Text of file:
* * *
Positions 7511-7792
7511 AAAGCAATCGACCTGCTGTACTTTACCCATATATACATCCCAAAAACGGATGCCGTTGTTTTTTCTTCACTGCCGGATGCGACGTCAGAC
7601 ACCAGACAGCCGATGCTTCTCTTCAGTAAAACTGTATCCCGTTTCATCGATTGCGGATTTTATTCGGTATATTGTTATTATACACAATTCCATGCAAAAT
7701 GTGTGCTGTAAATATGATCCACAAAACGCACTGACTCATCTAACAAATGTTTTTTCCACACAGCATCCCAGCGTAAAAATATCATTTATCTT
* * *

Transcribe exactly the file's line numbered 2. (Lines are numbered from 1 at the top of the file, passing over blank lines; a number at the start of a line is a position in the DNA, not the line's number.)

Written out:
7511 AAAGCAATCGACCTGCTGTACTTTACCCATATATACATCCCAAAAACGGATGCCGTTGTTTTTTCTTCACTGCCGGATGCGACGTCAGAC